You may have read in the news about the birth of Abigail Rose Beutler, the daughter of U.S. Congresswoman Jaime Herrera Beutler and her husband. Abigail has quite the story: She was diagnosed with Potter's Syndrome, a rare and usually fatal disease that left her without functioning kidneys, and treated at Johns Hopkins Hospital even before she was born two weeks ago. ("This case is unprecedented," said a doctor there.) When she was 16 hours old, Abigail was taken to Lucile Packard Children's Hospital for care, and she had surgery and began dialysis the next day.
Over the past year alone, Packard Children’s has begun dialysis in six babies with irreversible renal failure during the first month of life, two of them low-birth-weight babies like Abigail. “It’s the collaborative experience of our neonatology and nephrology teams that allows us to offer this therapy for babies who have end-stage renal failure,” said Steven Alexander, MD, chief of pediatric nephrology at Packard Children’s and professor of nephrology at the Stanford School of Medicine.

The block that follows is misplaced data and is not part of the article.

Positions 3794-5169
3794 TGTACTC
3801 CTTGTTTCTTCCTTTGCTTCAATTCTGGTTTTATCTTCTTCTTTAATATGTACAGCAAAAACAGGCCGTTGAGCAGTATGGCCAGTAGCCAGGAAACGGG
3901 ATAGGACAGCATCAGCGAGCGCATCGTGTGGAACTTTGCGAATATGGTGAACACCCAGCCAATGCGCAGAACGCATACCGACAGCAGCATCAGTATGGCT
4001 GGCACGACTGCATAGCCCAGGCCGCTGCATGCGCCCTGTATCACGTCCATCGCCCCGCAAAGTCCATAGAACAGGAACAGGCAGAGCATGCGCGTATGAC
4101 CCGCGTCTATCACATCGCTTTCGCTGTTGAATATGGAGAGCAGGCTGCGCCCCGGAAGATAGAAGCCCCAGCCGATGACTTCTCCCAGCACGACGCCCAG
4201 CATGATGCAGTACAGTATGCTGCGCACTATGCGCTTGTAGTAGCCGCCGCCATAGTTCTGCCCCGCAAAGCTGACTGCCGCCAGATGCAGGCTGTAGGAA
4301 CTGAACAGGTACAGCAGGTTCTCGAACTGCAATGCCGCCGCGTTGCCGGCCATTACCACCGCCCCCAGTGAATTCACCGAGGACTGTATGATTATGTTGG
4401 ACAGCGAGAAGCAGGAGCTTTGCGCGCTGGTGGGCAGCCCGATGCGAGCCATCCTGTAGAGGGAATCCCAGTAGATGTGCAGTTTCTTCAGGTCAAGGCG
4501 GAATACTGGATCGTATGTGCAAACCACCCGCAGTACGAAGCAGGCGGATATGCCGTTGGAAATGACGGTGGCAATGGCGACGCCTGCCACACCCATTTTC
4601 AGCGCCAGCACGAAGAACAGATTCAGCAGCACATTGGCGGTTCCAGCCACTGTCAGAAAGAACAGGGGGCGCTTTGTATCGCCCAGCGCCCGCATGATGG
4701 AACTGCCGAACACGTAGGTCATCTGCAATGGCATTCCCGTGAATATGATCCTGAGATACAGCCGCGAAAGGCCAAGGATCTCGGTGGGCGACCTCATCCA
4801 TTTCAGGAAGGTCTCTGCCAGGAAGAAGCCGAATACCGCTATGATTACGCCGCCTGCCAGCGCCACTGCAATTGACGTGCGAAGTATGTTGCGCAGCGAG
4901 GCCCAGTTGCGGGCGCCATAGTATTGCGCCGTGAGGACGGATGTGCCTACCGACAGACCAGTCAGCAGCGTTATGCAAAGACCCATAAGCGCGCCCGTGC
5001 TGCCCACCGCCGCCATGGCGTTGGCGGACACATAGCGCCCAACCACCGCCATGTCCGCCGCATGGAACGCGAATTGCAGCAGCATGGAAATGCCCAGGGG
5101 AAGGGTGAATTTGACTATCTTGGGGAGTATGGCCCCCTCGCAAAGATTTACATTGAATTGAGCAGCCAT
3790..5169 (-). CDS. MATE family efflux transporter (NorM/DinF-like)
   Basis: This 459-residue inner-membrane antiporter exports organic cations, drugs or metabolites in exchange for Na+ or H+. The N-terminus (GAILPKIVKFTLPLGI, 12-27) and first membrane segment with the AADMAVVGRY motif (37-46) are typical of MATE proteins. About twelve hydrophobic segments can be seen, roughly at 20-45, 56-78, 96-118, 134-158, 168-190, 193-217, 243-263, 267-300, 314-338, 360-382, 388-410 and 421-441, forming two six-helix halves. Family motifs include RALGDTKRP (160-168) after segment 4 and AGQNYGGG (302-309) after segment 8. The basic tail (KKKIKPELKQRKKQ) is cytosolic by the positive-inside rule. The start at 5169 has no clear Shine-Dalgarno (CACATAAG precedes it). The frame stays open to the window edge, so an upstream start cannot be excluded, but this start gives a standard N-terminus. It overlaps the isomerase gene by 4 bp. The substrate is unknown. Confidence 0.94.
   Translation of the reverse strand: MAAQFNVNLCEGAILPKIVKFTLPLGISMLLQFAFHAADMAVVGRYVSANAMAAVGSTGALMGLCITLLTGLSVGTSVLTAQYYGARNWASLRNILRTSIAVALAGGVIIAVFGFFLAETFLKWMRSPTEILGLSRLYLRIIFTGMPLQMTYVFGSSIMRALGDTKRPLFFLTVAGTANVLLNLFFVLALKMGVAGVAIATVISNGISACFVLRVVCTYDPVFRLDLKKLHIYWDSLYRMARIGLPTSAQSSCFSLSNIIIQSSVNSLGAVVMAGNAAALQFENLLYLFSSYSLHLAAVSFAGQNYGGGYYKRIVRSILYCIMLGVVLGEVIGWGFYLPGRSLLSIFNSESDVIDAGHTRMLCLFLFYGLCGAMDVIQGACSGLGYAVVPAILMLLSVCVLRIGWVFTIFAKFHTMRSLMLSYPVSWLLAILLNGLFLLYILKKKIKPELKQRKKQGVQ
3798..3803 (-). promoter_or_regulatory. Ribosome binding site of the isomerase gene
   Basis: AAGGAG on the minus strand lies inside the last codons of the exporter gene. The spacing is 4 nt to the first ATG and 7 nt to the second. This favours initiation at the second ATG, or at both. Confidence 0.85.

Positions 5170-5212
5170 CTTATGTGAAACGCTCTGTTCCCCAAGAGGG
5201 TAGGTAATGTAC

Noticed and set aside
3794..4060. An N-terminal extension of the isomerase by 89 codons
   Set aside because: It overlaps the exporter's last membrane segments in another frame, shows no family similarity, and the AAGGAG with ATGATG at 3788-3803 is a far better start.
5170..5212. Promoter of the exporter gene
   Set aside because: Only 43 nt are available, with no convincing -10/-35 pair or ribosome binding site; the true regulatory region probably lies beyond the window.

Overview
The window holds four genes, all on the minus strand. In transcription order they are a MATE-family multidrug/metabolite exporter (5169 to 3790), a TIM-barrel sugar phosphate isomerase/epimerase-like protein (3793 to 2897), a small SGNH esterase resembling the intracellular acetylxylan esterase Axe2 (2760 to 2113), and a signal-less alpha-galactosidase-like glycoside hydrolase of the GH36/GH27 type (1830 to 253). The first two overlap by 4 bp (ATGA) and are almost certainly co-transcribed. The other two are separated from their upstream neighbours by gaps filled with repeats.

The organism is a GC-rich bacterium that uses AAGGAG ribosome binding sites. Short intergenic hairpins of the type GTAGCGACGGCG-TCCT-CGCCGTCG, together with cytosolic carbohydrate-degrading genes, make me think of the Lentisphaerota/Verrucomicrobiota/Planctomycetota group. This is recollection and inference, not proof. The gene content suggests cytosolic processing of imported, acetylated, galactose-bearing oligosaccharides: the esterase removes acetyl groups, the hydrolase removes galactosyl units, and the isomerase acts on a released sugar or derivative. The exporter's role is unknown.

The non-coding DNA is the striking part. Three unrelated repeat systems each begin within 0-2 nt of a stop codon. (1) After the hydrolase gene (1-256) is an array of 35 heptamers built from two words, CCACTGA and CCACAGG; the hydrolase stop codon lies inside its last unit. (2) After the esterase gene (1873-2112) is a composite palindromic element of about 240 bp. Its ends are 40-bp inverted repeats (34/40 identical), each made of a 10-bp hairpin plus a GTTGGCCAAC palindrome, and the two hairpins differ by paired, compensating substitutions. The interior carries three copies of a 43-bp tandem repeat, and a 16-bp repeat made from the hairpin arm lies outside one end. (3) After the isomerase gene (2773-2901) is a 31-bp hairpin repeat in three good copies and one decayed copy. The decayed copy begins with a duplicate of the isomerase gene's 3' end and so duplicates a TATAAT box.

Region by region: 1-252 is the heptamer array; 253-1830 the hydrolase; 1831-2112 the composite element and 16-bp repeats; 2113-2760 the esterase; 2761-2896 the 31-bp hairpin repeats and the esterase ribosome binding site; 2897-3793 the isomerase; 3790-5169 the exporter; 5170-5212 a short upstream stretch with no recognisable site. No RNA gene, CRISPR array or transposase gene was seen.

Alexander said the goal is to eventually support these babies on a modified version of continuous peritoneal dialysis at home that will be mostly provided by their families. “This therapy would continue until they grow large enough to receive a kidney transplant from an adult donor at about 12 to 14 months of age,” Alexander explained. “Outcomes overall with this integrated therapy for newborns have been quite good.”
Photo courtesy of Packard Children's Hospital